Weakly Post #17

A collection of things I have read this week, and some tools for tech and/or learning new stuff, especially languages. Your first comment is checked, after that you are free to comment.

Happy Easter. I posted this week about Moral Decay.

Reading Surveillance Capitalism by Shoshana Zuboff as part of Bryan Alexander’s book club. It is a depressing read so far as she outlines how unfettered capitalism is now mining our society and personal relationships for profit. Not so fun.

Also not fun is Hanna Rosin’s take at NPR about the End of Empathy. (NPR) Counteract that with this video of a speech by David Foster Wallace.

Also, the NRA seems to be unraveling as the top brass make off with the loot. One greater fool? Taking the gun nuts for a ride? The end of the most successful terrorist organization on the planet? (New Yorker). Facebook looks like it may be falling apart. (Wired) An Olympic bicycling champion grows up and becomes homeless in Seattle. Fox “news” is addictive and can be dangerous to your family’s health. (NY Mag) Trump gets schooled by Jimmy Carter on China and how they spend money in the right places (not on the military). (Newsweek). New style for funerals. Put the fun back in. Gotta hand it to us boomers. (WaPo). Code-switching (changing your language to fit the audience) can be dangerous in politics when your opponents are willfully ignorant. Go AOC. She is AOK.

In learning this week we find that the future will be built on Skills Maps. An old argument against Paolo Friere’s Pedagogy of the Oppressed gets rehashed. Attacked by Russ Maynes. Defended by Paul Walsh. Memory. 3 tips to enhance it. (NYTimes)

Science is really a labor of love. Has to be. Read about trying to find two equal packets of Skittles. In glorious detail. (Blog) Build your own facial recognition machine for $60. Be the first on your block. Really. (NYTimes)

Moral Decay

The family is writing about politics again. Reacting to David Brooks’ new book The Second Mountain. He writes mostly about moral decay. Here is what I added to the mix.

It does seem odd, from a perspective far away, across a big ocean, that the richest country in the history of the world, with a matching military budget, with no significant opposition, feels so bad.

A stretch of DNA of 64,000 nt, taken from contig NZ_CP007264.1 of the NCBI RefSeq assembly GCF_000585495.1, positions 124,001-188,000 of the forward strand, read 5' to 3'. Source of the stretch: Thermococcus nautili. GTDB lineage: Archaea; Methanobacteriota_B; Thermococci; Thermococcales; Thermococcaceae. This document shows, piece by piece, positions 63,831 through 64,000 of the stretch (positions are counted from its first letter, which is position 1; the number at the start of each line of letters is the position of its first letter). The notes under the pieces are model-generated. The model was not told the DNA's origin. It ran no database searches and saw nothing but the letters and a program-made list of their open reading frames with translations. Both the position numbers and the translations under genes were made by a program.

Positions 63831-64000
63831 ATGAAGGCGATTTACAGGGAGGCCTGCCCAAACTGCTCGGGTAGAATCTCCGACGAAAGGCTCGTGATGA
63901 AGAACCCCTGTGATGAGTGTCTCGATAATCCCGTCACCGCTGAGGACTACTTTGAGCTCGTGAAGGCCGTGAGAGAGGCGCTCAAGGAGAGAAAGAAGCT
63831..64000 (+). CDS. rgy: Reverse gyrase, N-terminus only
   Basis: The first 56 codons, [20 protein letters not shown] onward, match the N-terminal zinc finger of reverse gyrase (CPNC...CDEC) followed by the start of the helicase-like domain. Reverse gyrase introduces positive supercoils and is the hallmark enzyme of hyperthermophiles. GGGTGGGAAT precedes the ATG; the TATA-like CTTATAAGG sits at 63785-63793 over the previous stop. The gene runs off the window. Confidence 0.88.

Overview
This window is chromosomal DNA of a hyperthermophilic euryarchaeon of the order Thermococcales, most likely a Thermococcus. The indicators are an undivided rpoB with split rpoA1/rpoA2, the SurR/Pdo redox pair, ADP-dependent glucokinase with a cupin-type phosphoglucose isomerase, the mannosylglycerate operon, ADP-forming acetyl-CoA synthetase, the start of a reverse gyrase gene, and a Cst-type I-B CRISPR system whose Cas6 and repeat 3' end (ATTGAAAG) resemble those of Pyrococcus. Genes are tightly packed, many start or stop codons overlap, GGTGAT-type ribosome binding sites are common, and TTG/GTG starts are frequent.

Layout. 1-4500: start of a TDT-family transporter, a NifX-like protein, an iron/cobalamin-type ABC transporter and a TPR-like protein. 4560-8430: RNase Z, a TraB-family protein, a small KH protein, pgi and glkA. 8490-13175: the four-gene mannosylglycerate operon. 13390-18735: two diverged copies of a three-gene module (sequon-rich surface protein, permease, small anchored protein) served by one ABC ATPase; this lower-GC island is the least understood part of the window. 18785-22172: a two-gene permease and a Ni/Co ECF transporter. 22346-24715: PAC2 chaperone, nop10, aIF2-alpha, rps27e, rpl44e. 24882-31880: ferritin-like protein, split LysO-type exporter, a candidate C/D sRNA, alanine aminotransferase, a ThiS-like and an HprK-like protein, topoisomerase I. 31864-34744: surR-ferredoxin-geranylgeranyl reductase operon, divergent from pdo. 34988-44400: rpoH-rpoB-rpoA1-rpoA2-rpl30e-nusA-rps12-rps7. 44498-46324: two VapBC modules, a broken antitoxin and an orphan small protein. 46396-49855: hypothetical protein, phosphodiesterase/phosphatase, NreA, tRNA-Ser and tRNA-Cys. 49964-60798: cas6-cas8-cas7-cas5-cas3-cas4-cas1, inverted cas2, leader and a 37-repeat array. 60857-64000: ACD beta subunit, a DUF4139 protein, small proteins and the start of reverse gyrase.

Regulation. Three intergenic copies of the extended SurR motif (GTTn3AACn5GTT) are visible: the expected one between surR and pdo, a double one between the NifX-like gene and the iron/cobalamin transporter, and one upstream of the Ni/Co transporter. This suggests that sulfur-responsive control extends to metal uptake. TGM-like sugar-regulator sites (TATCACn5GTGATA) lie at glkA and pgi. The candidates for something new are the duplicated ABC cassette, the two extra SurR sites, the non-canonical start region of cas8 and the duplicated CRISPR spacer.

Do note that overall happiness here in Japan is much lower than in the US. (Japan at 58th/156 just beats out Honduras and Khazakstan, the US is 19th and trails countries like Israel and Costa Rica.) They don’t advertise it, though. You might think the US is all about “buck it up”, but they (we) look like a bunch of whiny kids from outside the US. 


We are squandering huge social and technological advances. Let’s hope the pendulum swings back before it is too late. 


I was talking yesterday to a programmer from South Africa and a Trump supporter in the park. I walk there to get my 10,000 steps, and to read*. He started out our conversation by saying he liked to talk about politics. He had some unusual perspectives but we agreed on the fact that we (he and I) lived in a country only Trump could dream about. Voter apathy here, control by one party over almost all of the last 60 years, common white-collar graft that is overlooked, absolutely locked-down immigration (30 Syrian refugees were thought to be too many), rampant discrimination, with objectification and exploitation of foreigners (the new guest worker program) all are on the conservative list. The only real difference here is that individuality has a much lower place in the hierarchy of values. 


It is all relative. (We here in Japan do have a lot less income disparity, an administration that takes care of its people, and national health care, so there is that.)


*Reading Surveillance Capitalism by Shoshana Zuboff. Talk about a real downer! New kind of capitalism that uses society as a resource for building income. Just finished Team Human by Douglas Rushkoff who proposes ways to fight it. 


Happy Sunday and a happy 4/20, y’all.

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